So excited to get the book 936 Pennies written by my friend Eryn Haleigh Lynum.

With 936 Weeks To Raise Our Kids, Maybe Parenting Isn’t About The Big Things

[I’m excited to introduce my guest contributor today. Eryn Lynum is a friend and author of 936 Pennies, Discovering the Joy of Intentional Parenting. Her book available today is engaging, honest and full of encouragement for every mom in the trenches. -Sylvia]

We were three weeks into a month-long road trip with our three young boys. And although we are no strangers to roadtripping with young children, I was feeling rather tired, overwhelmed, and very pregnant with our baby due in a couple of short months.

I looked down at my six-year-old, guilt riddling my thoughts, and confessed to him: “Zeke, I’m sorry I haven’t been doing too many things with you lately. I’ve been really tired. I’m sorry we haven’t spent much time together.” In my simple, un-eloquent apology, I felt guilt loosen its grip, even if only a little bit. But then my boy responded, and you know what he said? He looked up into my eyes and answered, “Well Mom, one thing you have been doing a lot is….hugging!” And with that he threw his arms around me.

Oh the grace of a child.

When we consider the 936 weeks we are given to raise our children from birth until they turn 18, the temptation is to pack those weeks full of lofty adventures. Yet in doing so, I think we set ourselves up for failure and guilt as parents. Rather, what if the beauty in the story of 936 weeks is to be found in the “small” moments? What if the power of these weeks is wrapped up not in our expectations, but our presence?

On that day in the kitchen with my son, it was this tiny blip of time in our day, this seemingly insignificant exchange that taught me something very significant about parenthood, and that is this: our childrens’ expectations and ideas of our parenting are often much simpler than those lofty, elaborate, unreachable expectations we place upon ourselves.

More often than not, a hug is all they need. Or a simple, “I love you,” or “I’m proud of you because ________”, or “I love spending time with you.”

Our own expectations tend to be shaped by the way society, social media, or parenting “experts” express the “ideal” parent. But our children? They just want us. Plain, simple, imperfect us. They want us next to them, us looking into their eyes, us taking a moment to stop and smile toward them.

I didn’t know at the time that my husband was taking this photo. He sent it to my phone later that evening. The truth about this snapshot of time is that I was rather frustrated at that moment. The day had already been long, and now we were in a rush to grab groceries before I left for a weekend trip. I was excited, of course, for some retreat, but I had not even packed yet, and my friend would be picking me up in an hour. And here we were, trying to rush through the grocery store, which is hardly possible with three hungry children.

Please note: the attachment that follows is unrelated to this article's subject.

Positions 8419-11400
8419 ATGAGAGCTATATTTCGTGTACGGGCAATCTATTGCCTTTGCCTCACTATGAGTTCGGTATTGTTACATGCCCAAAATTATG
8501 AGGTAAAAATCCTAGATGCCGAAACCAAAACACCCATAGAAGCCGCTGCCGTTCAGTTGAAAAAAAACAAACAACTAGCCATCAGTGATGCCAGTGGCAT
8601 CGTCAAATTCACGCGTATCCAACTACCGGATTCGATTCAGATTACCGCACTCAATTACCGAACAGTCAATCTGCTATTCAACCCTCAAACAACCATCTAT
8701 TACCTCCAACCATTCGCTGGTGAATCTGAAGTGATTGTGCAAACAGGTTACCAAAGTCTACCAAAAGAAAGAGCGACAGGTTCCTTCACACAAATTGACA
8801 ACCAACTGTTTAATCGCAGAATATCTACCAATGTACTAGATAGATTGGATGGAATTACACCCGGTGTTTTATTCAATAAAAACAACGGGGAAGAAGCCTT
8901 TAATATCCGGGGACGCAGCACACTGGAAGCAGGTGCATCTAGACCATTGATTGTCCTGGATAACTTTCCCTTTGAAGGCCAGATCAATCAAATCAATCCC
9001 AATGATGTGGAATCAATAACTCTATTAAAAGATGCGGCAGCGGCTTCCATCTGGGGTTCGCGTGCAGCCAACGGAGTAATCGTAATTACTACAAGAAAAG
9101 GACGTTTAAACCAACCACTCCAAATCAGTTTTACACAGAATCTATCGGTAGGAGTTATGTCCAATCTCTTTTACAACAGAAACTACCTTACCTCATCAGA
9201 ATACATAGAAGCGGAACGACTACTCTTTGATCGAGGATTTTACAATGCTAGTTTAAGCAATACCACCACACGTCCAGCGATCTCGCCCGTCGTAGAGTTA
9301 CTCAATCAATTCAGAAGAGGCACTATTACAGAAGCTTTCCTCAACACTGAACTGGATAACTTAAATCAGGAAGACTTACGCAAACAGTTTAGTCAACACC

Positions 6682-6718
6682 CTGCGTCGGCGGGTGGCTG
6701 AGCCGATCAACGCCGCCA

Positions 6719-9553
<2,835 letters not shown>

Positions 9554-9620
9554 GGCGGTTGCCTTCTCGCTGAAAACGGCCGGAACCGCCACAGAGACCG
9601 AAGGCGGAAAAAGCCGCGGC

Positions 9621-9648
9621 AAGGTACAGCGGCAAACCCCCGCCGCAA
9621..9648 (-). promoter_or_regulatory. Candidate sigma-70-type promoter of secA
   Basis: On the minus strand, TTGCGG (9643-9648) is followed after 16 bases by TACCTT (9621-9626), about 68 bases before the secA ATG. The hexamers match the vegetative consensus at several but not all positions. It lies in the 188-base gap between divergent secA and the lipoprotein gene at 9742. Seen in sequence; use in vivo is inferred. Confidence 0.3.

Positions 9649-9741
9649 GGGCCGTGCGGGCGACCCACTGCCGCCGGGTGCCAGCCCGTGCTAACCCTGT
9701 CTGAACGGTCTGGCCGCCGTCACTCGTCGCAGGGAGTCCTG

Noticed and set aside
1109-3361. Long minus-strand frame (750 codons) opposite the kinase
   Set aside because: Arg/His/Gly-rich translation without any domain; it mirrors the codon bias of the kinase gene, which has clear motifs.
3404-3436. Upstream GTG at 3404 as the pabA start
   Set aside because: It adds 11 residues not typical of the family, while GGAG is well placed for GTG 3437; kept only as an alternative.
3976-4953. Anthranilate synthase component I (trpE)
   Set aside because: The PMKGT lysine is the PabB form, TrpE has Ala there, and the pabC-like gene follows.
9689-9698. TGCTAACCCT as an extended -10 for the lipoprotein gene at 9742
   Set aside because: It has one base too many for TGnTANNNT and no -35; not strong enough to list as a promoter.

But then my husband sent me this perspective of that moment that I couldn’t see from within it. Only from his eyes looking in could I grasp the significance of my hand on my boy’s shoulder. Knowing how I felt in that moment, a small notion of affection was all that was needed.

As I was writing my book, 936 Pennies: Discovering the Joy of Intentional Parenting, which releases today (link:, I came time and time again to this internal struggle. Not only as a writer trying to shed truth on the significance of the time we spend with our children—but also just as a mom. I was faced with this battle of wanting to make elaborate efforts toward investing in my kids, and having to constantly remind myself that it is often the small things that are actually the huge things.

What if we would take a step back from our own expectations today, and ask our children the following questions? I think it would offer us a very revealing glimpse into how they desire us to spend time with them.

  • What is your favorite way to spend time with me?
  • Would you rather I take you out for breakfast sometime this week, or help you with that project you have been working on?
  • What words do I say to you that really make you happy?
  • What words do I use that you do not like?
  • Does it make you happier when someone says something encouraging to you, or makes you a gift?
  • Do you enjoy reading a book or going for a walk more?

By asking our children specific questions like these, I believe we can come to a clearer understanding of how they enjoy spending time. And when we invest ourselves into those efforts, we create a legacy of time well spent, and love well spread. We grasp hold of every single one of these 936 weeks, and we build them one upon another into a beautiful story of us and our children together. It all begins today—with the “smallest” of things.


Eryn Lynum is author of the book 936 Pennies: Discovering the Joy of Intentional Parenting. She lives in Northern Colorado with her husband and three boys, where they spend their time hiking, camping, and exploring the Rocky Mountains. She loves to travel and share at conferences, churches, and writers’ groups. But every opportunity she gets, she is out exploring God’s creation with her family, and sharing the journey at

936 Pennies: Discovering the Joy of Intentional Parenting